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Aon Securities has published its annual ILS report: Alternative Capital Breaks New Boundaries. Paul Schultz, its chief executive, tells SIRC Today about the key developments during what has been a record year for ILS.
It has been a record year for insurance-linked securities (ILS) in several ways. In the six months to June 30, 2017, some $8.5 billion of catastrophe bonds had been issued—far higher than even the most bullish estimates at the start of the year, and exceeding any annual issuance total on record.
Paul Schultz, chief executive of Aon’s investment banking team, Aon Securities, says that even his own forecast of around $8 billion issuance for 2017, which was viewed by many at the time as optimistic, had since proved to be too conservative.
He explains that the higher-than-expected levels of issuance had been partly because some of the deals launched in 2017 were upsized significantly due to strong investor demand, including a couple that eventually exceeded the $1 billion mark.
“The competitive pricing environment has resulted in some issuers reconsidering their ability to issue larger deals; there is an even greater realisation that ILS can be a very cost-effective form of protection,” Schultz says.
He explains that pricing in the cat bond market has softened in the past 12 months and especially since the third quarter of 2016.
“Relative to other forms of coverage, prices have decreased and that has also boosted the growth of this market in late 2016 and into 2017,” he says.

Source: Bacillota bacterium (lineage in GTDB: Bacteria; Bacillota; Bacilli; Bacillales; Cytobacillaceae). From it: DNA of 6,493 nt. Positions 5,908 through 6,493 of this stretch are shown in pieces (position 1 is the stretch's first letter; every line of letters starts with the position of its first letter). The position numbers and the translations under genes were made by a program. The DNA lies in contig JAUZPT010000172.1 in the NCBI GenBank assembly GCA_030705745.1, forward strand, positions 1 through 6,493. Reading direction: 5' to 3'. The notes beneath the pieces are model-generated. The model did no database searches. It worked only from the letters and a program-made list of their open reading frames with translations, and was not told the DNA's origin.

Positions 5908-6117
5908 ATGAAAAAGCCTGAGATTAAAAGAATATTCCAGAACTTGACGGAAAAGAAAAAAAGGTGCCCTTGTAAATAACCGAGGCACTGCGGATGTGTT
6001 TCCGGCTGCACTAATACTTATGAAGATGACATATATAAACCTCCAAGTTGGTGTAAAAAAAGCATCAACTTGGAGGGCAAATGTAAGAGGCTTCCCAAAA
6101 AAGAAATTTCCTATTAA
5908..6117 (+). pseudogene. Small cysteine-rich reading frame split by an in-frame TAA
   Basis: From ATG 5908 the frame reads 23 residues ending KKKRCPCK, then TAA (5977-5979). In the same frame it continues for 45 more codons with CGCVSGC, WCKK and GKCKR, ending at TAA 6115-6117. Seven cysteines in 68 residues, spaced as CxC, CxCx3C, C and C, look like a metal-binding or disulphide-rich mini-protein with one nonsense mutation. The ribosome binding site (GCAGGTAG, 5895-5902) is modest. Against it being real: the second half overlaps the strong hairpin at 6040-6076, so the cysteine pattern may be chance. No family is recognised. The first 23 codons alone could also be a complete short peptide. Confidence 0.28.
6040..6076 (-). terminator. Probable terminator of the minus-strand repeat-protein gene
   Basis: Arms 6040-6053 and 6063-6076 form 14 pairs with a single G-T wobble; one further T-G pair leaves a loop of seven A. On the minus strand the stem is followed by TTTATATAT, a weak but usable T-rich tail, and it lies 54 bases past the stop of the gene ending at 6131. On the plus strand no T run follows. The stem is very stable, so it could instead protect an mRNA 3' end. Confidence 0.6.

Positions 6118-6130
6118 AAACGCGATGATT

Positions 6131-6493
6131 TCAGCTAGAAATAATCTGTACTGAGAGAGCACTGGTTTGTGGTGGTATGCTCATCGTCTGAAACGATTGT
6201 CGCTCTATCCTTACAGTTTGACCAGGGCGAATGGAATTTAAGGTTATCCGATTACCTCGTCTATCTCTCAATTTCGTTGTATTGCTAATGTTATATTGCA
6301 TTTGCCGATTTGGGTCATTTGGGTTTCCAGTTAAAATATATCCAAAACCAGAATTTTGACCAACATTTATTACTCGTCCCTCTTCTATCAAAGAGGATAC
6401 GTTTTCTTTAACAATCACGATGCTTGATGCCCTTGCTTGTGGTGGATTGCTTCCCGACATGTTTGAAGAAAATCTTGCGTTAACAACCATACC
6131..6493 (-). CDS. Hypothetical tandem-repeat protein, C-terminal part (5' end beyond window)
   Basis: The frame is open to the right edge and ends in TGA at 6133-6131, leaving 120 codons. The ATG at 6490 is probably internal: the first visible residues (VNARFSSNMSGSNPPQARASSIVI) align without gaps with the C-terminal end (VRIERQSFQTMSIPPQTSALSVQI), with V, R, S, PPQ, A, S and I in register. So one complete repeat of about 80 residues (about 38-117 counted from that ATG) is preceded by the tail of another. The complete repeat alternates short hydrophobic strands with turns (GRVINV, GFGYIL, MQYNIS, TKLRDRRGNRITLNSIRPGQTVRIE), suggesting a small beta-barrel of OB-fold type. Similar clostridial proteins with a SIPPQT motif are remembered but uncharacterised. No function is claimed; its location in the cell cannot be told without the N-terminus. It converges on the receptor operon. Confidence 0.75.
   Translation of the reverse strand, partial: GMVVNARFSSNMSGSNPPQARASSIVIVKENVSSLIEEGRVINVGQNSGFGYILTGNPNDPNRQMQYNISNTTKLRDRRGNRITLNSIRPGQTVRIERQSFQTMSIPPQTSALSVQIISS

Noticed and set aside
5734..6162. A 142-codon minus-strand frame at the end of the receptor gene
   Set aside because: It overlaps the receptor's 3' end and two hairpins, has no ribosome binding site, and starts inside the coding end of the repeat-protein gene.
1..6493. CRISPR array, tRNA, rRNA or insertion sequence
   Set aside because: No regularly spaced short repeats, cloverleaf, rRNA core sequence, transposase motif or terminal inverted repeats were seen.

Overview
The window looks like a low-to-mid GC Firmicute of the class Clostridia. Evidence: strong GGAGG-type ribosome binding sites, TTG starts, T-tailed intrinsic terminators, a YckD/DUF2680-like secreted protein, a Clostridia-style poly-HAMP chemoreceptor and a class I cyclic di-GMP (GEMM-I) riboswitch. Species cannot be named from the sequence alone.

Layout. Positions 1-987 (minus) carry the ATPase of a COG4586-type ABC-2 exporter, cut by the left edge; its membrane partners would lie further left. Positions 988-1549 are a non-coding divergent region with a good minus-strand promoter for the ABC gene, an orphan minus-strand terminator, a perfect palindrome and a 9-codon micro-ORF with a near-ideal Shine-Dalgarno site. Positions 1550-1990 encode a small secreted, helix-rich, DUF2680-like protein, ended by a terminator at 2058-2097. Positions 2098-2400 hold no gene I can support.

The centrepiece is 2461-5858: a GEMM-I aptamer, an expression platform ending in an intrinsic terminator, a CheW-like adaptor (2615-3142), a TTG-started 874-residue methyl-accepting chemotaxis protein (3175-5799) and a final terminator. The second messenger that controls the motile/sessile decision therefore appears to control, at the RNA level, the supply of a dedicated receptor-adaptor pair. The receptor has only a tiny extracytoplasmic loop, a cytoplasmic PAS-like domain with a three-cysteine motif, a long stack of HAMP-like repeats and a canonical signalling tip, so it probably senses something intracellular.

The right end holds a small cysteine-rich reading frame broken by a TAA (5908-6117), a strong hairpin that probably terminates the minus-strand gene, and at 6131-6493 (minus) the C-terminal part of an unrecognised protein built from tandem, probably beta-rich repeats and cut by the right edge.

Despite this, he still characterises the ILS market as complementary to so-called traditional reinsurance.
“We advise clients across the scope of execution, but we do not see one as displacing the other,” he says. “ILS is competitive and there is a great amount of capital available, but this is also a market leveraged by reinsurers, so it is not as simple as seeing it as straight competition.”
Schultz explains that increased investor interest in this field has been driven by capital-raising efforts in this sector that often started some two years ago.
“As managers saw rates stabilise in the ILS sector, there was a real push to raise money and those efforts are now coming to fruition,” he says.
“There is a natural lag between marketing efforts and capital inflows into the sector, but we are now seeing new investors as well as an increase in allocation from existing investors. Given that we saw deals in the second quarter of 2017 pricing as aggressively as in the first quarter, we believe that there is still plenty of capital on the sidelines waiting for an opportune time to come in.”
He stresses that many investors are entering the sector for the long term, valuing the non-correlated nature of ILS as an asset class, but also aware of the type of events that could lead to losses on the bonds.
“Investors understand that the cyclical nature of the industry means that to maximise their returns, they have to be in the market long term. If they pulled out after an event, they would lose the opportunity to earn better returns. That leads us to believe that most investors will still be there post-loss,” Schultz says.
He stresses that insurers and reinsurers are increasingly using ILS as a tool to help them manage risk, and their own cost of capital, in a very dynamic way.
“Alternative capital is relevant to both insurers and reinsurers. Given where capital is being priced, this can be an efficient way of managing a balance sheet. It is a strategic tool that helps re/insurers leverage their capital, manage their balance sheets and help accelerate growth.
“Re/insurers have moved past the idea of this being competing capital and they see it as complementary to what they do. They are looking for ways to harness what is available.”
Schultz says that the annual ILS report outlines that both returns and relative returns in ILS mean that it remains a very attractive place to deploy capital. This is also a trend that is unlikely to change overnight.
“We are very bullish about this sector, and our annual report reflects that view in the trends and discussion points it highlights,” he says.